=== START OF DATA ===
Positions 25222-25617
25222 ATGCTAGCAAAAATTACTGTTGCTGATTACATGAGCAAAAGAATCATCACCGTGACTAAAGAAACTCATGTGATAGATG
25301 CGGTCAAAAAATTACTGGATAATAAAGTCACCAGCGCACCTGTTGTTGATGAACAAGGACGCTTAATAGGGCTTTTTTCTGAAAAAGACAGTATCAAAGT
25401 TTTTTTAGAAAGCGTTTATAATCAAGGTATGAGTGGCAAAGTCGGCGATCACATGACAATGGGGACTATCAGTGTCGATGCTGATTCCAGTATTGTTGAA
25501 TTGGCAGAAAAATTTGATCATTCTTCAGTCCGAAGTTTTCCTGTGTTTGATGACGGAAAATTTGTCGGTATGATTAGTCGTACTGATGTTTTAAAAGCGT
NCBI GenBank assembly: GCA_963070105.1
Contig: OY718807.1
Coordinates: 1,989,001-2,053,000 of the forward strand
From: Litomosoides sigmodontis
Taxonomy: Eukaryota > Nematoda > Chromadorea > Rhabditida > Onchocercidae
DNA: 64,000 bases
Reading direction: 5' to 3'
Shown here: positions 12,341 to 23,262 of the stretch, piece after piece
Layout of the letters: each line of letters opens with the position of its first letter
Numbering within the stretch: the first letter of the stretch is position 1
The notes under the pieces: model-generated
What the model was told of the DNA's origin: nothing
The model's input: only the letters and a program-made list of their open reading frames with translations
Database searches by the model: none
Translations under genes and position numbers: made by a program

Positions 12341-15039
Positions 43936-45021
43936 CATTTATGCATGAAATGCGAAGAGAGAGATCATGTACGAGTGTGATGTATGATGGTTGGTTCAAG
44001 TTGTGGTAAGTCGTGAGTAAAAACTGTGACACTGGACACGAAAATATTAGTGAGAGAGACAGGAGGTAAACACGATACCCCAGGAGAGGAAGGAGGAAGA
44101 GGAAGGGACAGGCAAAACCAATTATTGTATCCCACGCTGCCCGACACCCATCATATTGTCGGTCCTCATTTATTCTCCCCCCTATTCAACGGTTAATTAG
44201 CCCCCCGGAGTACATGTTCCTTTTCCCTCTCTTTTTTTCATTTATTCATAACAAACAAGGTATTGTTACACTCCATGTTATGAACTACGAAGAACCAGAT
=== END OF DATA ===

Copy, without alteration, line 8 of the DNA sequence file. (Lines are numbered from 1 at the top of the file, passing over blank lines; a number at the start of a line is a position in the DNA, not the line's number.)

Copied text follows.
Coordinates: 1,989,001-2,053,000 of the forward strand